Most people associate addiction with only one specific drug, such as alcohol or cocaine. However, it is also possible for people to develop a multi-drug dependence, or polysubstance abuse. When this occurs, it can significantly increase the risk of an overdose, and may require specific treatment approaches to address the effects of simultaneously using more than one addictive substance.
How Do People Develop Polysubstance Abuse?
People who rely on prescription drugs like benzodiazepines or opioids might not realize how addictive they can be. Even when you obtain these medications for a legitimate medical purpose and use them only as prescribed by your physician, there is still a risk of developing a dependence.
People with these prescriptions may unintentionally combine substances – for example, having a glass of wine with dinner while you have opioids in your system, or taking two different medications without learning about any potentially dangerous interactions. Others intentionally use more than one kind of drug to magnify the effects, such as when people who have built a tolerance to opioids experiment with adding benzodiazepines to experience a different high.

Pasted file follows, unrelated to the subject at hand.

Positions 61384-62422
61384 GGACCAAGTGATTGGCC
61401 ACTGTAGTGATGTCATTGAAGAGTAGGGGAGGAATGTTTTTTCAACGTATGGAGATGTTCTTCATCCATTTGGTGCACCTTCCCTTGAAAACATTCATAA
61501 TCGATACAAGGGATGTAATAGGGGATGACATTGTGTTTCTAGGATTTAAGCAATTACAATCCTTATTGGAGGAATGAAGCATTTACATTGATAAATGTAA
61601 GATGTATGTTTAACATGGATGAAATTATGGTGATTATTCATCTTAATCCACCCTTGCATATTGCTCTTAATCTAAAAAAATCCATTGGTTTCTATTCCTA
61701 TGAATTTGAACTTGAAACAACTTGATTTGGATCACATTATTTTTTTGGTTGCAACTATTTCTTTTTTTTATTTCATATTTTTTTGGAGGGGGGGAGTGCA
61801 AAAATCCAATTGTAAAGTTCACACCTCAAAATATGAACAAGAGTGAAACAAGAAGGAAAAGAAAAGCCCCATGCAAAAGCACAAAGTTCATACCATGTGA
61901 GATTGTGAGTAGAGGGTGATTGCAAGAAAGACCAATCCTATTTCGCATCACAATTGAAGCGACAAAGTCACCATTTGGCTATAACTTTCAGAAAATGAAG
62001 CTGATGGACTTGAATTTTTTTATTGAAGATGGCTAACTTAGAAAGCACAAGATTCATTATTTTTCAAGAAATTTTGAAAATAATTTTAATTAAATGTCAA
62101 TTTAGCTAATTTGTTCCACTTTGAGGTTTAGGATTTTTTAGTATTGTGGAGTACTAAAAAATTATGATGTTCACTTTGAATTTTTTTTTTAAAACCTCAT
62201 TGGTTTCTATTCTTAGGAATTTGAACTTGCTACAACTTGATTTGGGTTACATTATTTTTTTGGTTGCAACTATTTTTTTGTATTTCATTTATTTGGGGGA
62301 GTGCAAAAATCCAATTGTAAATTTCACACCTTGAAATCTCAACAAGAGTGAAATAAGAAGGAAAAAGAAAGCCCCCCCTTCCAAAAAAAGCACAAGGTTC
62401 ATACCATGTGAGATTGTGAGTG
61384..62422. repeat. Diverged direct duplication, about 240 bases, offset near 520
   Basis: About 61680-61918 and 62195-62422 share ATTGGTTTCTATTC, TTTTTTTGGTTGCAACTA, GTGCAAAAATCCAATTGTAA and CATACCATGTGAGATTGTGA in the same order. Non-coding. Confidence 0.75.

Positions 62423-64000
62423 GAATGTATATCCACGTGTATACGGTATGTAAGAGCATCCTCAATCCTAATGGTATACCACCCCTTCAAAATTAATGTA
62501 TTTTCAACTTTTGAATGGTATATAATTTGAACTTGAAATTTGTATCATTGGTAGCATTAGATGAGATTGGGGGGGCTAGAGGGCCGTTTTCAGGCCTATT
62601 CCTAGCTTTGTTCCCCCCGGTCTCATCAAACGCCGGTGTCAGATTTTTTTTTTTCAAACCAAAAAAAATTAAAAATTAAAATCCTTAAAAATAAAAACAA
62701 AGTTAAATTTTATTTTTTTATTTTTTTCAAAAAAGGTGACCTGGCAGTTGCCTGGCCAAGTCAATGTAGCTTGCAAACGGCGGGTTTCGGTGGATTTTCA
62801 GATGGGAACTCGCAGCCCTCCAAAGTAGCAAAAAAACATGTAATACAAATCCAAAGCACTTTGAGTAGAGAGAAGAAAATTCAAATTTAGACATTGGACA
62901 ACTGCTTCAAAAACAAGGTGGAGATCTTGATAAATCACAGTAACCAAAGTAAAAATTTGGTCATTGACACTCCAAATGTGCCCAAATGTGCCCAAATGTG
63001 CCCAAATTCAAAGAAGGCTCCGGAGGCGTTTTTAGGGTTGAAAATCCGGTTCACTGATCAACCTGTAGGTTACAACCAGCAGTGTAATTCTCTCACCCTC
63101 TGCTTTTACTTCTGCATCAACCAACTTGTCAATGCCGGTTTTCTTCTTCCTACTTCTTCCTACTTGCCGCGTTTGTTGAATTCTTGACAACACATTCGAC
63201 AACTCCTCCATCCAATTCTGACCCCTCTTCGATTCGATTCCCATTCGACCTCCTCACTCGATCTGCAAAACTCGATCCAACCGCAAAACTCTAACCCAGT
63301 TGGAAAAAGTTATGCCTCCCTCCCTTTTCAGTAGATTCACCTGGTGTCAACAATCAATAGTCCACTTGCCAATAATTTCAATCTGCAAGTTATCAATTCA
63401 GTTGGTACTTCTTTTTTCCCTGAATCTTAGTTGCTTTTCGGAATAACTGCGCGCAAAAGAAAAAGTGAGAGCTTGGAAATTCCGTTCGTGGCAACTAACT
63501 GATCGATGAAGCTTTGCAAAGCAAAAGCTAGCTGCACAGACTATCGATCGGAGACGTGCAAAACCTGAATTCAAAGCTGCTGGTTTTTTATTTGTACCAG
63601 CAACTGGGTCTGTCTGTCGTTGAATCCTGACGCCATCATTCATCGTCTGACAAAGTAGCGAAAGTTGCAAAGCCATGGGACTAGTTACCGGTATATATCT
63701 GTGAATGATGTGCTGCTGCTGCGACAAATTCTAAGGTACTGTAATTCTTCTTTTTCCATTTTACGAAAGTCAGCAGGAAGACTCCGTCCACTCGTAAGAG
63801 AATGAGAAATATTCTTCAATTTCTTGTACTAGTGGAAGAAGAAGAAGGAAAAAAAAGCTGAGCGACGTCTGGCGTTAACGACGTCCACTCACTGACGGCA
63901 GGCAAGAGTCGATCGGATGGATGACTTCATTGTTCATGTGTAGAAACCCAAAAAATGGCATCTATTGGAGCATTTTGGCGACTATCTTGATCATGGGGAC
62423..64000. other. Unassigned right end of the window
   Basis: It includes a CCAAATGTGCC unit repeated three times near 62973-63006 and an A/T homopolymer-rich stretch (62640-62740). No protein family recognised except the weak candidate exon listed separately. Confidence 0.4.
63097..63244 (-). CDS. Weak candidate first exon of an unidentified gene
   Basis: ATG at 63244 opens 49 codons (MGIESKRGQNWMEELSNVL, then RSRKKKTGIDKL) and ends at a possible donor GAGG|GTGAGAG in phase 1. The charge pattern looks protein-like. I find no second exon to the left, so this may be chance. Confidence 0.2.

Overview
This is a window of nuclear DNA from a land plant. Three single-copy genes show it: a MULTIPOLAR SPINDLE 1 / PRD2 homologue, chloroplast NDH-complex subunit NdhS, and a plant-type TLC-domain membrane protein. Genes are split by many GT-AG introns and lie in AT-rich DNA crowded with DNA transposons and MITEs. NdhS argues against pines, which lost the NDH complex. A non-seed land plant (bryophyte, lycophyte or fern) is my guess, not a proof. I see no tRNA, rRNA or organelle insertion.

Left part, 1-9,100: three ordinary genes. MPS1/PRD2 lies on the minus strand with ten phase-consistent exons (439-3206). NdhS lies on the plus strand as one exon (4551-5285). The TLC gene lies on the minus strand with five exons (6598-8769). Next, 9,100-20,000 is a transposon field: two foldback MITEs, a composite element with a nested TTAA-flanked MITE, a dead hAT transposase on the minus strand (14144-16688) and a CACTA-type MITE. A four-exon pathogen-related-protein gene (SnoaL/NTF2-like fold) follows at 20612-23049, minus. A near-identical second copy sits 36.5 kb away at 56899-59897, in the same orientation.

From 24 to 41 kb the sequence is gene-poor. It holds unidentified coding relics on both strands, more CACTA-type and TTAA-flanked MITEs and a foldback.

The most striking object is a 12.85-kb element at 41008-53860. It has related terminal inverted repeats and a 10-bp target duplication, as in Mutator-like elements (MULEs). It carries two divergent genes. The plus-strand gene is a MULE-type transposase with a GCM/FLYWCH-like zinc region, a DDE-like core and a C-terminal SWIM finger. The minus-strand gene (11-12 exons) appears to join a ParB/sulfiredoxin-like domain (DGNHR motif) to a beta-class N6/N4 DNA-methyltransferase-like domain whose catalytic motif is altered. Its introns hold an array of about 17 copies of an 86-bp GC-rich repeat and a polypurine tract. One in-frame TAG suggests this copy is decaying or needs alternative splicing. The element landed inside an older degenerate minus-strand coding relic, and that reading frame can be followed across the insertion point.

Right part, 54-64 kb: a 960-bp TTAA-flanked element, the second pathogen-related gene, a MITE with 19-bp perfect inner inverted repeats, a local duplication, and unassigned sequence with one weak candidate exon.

The Dangers of Taking Multiple Drugs Simultaneously
All drugs come with some risks of side effects, but as the University of Michigan warns, the effects of combining drugs can be especially unpredictable. Polysubstance abuse can be deadly, especially when people aren’t aware of how different substances react to each other in their bodies.
For instance, someone who drinks alcohol daily might assume there’s no danger in taking prescription opioids under a doctor’s orders. However, the chemical interactions of these two drugs can dramatically enhance each other’s effects, with tragic consequences. Taking more than one drug at the same time is even more of a gamble because it is easy for people to misjudge how impaired they have become – thus significantly increasing their risk of accidental overdose.
Other than developing an addiction, some hazards of combining substances include:
- Nausea and vomiting
- A sharp drop or spike in blood pressure
- Irregular heart rate and rhythm
- Dizziness or loss of coordination
- Loss of consciousness
- Significantly slowed breathing
Recovering From Polysubstance Abuse
Because of the complexity and possible unpredictability of withdrawal from multiple substances, people with a multi-drug dependence are best off beginning their recovery process in an environment that offers medically managed detox. Here, experienced professionals will monitor you around the clock and administer soothing medications, as necessary, to manage your symptoms.
The holistic amenities available at Vista Taos support all facets of your physical, mental and spiritual health, while increasing the likelihood that you will succeed in your subsequent phases of recovery.
If you are struggling with polysubstance abuse and are ready to break the cycle of addiction, please connect with us today. Our healing center offers detox and inpatient rehabilitation under the same roof to ease your transition and make you feel comfortable.